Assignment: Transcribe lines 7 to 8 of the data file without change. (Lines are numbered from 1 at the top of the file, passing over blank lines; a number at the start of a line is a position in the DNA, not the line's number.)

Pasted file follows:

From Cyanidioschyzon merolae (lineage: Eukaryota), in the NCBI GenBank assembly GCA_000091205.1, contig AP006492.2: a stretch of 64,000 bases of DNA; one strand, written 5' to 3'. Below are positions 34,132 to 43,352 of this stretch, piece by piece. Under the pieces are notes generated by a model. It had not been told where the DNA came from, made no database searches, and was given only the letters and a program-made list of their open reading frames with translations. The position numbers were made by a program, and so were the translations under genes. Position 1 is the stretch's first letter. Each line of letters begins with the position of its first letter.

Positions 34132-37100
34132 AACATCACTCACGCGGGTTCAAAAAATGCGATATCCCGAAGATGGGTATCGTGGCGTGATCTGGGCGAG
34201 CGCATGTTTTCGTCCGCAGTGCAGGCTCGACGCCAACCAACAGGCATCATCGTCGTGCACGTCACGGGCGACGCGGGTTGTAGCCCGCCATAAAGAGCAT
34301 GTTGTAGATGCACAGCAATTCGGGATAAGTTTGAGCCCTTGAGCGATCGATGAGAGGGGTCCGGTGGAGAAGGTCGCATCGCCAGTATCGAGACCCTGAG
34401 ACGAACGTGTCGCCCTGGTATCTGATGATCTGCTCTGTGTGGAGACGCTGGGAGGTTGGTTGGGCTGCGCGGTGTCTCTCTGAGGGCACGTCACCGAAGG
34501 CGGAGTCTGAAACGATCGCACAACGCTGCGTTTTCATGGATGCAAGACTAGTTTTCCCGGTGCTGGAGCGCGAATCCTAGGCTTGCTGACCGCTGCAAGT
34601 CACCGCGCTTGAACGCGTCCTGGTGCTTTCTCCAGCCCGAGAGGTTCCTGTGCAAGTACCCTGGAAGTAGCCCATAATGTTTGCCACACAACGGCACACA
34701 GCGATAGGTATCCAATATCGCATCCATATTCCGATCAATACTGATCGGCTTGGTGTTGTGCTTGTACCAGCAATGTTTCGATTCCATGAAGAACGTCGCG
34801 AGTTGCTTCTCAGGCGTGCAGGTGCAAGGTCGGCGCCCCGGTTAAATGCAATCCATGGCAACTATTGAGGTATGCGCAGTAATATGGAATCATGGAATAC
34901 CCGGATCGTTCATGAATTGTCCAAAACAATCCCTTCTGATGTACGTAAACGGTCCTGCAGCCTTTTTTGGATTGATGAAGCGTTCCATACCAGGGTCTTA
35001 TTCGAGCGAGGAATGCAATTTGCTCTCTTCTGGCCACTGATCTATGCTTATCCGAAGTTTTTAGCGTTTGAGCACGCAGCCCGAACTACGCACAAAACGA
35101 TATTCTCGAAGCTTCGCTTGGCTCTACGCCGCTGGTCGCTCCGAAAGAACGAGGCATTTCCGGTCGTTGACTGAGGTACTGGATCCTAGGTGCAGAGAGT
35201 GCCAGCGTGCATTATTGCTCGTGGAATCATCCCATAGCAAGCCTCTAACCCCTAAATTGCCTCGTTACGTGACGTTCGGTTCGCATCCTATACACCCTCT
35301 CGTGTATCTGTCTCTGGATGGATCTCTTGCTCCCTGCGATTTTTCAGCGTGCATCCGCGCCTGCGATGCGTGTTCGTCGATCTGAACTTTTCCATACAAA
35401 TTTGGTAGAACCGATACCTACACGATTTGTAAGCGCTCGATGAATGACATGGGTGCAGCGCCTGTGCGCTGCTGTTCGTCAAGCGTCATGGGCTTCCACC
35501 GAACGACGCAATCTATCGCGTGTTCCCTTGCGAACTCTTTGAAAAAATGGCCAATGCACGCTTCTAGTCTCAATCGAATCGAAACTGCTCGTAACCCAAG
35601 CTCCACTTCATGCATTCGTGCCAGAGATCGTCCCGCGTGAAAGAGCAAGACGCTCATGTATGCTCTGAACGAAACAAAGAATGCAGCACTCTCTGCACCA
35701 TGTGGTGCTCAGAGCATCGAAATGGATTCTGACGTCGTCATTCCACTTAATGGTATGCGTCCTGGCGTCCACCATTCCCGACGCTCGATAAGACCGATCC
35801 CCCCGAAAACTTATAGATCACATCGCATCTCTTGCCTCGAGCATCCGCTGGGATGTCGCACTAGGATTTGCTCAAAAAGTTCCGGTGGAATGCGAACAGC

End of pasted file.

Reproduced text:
34501 CGGAGTCTGAAACGATCGCACAACGCTGCGTTTTCATGGATGCAAGACTAGTTTTCCCGGTGCTGGAGCGCGAATCCTAGGCTTGCTGACCGCTGCAAGT
34601 CACCGCGCTTGAACGCGTCCTGGTGCTTTCTCCAGCCCGAGAGGTTCCTGTGCAAGTACCCTGGAAGTAGCCCATAATGTTTGCCACACAACGGCACACA